Writing and numbers tend to change in dreams. They certainly do in mine. If I read something, even a simple sign, turn away, and then turn back, there will be some kind of change if I am dreaming. The same goes with digital clocks. This makes reality testing when I look at the time a big no-brainer. I simply see my clock, remember the reality check, and then look away and appraise my environment for any weirdness that doesn’t make sense. Then I look back at the time to see if it has changed beyond the few seconds it should have. If it has, there is a strong chance that I am dreaming. If it hasn’t, chances are that I’m not. I should also add that if the time has changed in a strange way, one more look at what is going on around me will usually give a blatant clue that I am dreaming, such as seeing someone who I know to be dead, walking and laughing across the street. The checking sometimes makes the weirdness come out of the woodwork, so to speak.

I should probably add that it’s important to do more than one reality test if you suspect that you are dreaming. I tend to try to levitate on the spot as if that works, it’s game time, and it’s something I’ve yet to achieve in waking life. Another test is trying to remember my day or night up until that point, as dreams often have a pretty broken narrative. Can I remember getting here? What did I do before that? and that, and that etc. If I’m at a loss, it’s another sign that I am likely dreaming.

Another great exercise that aids in this narrative-based test is, before going to sleep at night, try to remember your day, but backwards, as far as you can. So, starting from the act of getting into bed, and then getting ready for bed, having that biscuit, watching Netflix... until you get all of the way back to the morning and when you first woke up. It doesn’t matter how far back you can actually remember, but the act of trying will see you get better and better. This will help a great deal with the “narrative” questioning reality test, and also help your memory in general, even helping you remember your dreams more easily. A virtuous circle if ever I saw one.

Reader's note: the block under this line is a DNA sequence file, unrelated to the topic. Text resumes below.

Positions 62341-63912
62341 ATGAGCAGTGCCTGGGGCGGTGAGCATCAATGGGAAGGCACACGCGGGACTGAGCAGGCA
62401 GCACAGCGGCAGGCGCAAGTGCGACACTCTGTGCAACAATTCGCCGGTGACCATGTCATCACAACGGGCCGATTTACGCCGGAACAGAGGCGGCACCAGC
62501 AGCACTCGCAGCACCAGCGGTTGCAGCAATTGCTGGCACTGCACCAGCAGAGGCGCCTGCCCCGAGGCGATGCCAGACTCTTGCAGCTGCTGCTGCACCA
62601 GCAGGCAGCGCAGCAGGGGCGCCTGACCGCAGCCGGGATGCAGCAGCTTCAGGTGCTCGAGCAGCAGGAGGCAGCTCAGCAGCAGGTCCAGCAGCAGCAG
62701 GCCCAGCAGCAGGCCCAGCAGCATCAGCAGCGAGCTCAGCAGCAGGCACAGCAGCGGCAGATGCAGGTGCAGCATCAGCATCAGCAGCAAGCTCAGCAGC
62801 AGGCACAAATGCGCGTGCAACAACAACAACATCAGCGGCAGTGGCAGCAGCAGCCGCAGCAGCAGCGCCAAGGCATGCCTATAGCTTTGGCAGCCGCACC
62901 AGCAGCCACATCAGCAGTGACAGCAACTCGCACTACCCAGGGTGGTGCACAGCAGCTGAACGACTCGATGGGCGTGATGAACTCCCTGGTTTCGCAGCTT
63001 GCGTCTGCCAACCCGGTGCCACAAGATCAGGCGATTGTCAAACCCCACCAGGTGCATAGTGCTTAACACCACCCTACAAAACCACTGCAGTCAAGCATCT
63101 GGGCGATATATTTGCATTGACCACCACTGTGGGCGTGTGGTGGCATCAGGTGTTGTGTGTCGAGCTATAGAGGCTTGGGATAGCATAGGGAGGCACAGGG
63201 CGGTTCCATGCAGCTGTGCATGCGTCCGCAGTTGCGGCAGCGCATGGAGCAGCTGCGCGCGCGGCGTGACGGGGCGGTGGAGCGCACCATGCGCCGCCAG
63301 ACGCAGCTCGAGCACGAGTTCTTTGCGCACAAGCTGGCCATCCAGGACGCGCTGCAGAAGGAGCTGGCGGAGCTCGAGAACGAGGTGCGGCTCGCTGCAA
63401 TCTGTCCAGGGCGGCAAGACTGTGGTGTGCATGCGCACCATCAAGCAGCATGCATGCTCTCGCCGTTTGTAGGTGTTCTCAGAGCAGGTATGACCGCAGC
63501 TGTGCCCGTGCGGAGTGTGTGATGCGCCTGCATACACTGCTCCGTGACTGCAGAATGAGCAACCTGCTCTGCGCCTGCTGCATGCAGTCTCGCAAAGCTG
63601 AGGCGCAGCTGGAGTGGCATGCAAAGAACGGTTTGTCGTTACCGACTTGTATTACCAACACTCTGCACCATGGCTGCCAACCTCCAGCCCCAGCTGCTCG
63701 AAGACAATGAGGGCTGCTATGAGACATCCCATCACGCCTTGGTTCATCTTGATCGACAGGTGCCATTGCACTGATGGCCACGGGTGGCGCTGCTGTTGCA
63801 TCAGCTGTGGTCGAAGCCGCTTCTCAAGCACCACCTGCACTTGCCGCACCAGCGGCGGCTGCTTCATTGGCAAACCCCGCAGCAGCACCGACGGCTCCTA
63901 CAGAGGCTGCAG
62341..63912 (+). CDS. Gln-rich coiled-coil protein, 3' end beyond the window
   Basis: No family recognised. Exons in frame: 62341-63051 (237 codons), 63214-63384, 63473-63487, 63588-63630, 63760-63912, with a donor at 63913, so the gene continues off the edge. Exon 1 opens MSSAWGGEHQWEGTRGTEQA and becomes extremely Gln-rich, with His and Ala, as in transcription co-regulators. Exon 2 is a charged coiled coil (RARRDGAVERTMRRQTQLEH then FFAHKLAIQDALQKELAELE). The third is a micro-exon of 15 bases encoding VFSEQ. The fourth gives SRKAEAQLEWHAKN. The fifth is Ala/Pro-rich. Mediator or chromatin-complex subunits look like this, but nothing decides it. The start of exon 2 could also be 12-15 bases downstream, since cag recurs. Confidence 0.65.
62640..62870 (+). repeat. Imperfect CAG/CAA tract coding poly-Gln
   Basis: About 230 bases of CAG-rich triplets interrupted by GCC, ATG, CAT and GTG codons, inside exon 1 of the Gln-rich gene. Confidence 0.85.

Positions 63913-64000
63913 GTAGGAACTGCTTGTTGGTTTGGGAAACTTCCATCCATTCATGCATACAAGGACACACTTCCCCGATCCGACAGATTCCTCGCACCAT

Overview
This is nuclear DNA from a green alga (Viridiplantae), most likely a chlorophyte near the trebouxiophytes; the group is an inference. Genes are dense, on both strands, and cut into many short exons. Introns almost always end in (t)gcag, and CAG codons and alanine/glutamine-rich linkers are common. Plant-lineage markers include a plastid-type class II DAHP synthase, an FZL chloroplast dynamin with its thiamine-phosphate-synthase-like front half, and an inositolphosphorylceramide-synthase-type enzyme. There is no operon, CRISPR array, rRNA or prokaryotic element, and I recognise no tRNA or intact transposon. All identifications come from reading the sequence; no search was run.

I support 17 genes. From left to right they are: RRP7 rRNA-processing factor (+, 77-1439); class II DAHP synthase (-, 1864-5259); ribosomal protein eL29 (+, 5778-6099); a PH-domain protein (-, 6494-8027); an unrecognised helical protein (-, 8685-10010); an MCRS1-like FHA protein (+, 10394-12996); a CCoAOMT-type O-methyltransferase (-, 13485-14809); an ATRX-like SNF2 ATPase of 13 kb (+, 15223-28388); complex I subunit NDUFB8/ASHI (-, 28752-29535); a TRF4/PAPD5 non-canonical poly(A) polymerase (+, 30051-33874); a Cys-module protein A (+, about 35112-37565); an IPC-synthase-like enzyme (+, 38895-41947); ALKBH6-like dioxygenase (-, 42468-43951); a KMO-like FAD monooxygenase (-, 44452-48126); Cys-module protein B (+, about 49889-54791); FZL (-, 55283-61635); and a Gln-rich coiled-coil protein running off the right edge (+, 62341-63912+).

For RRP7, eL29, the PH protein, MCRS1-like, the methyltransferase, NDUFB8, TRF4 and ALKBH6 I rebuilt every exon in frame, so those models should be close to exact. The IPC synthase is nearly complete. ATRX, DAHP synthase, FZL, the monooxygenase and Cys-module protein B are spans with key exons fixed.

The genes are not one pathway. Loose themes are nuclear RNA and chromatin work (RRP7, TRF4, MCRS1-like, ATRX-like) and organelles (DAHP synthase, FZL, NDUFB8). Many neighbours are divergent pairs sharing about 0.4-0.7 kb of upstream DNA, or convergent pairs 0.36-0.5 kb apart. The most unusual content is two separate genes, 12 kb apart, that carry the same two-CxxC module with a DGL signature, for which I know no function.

Be sensible with your tests. No trying to see if you can fly by jumping off something dangerous, or assuming you’re dreaming and going on some kind of bender. You need to use your common sense and with practice, you’ll soon know with more certainty. The first time you think you are dreaming, a good bet is to just go along with the dream but doing so while trying to hold onto your knowledge of the fact. It’s quite easy to forget you are dreaming again. If you can hold onto the notion, you’ll remember things more easily, and you can explore your mental landscape in a more considered way.

I think that about wraps up this first post on lucid dreaming. You have a few techniques and tips above that will, over time, help you to experience a lucid dream, but persistence and patience is what is needed. My aforementioned high-school friend tried for months before it happened. It might happen on the first night for you. Who knows.

If this article does well, I will write more. The next ones will feature ways to prolong the dream state, techniques to manifest the things in your dreams that you like (maybe that celeb you’d like to do naughty things with), and other fun things you might like to try, such as causing false awakenings and going recursively deeper into the dream state.

Thank you for reading, and if you’d like to chat more about lucid dreams, leave a comment or send me a message on social media.


Thursday, 18 January 2018

Ice Daggers as Anxiety Cure

Ice Daggers as Anxiety Cure
(or “shiver me timbers it’s fucking cold out!”)

By Casey Douglass




My heart was doing the thing it does when I start to get anxious and stressed. Often, I can sit with it and mindfully watch it settle again, but yesterday it felt like it was growing into something approaching a “state”. I found myself checking something inconsequential on my phone over and over and realised I needed to break that state. Lacking the patience to sit with it, I swiftly decided to go for a short walk in the biting wind. I pondered how well to wrap up against the elements but, maverick that I am, purposefully left my gloves off. I did this even hearing dad moaning about how cold it was when he came in earlier, rubbing his hands and eager to get them around a cup of coffee. I decided that I was going to focus on the cold in my hands as a pattern breaker. I know, hardcore doesn’t come close to describing me.

The wind hit me like a punch in the face, but the sunlight kissed it better again. Leaves flew as birds hunkered down in the bushes, an ironic exchanging of position. My hands felt the paradoxically hot-feeling bite of the cold, my fingers bending slightly as if trying to curl into the digit approximation of the foetal position. I’m not sure what my balls were doing, but I’d imagine if they had been exposed, I would have needed a search party to find them again once they’d retreated. While I didn’t solely focus on my hands, there were just some parts of my body that I overlooked. Maybe next time...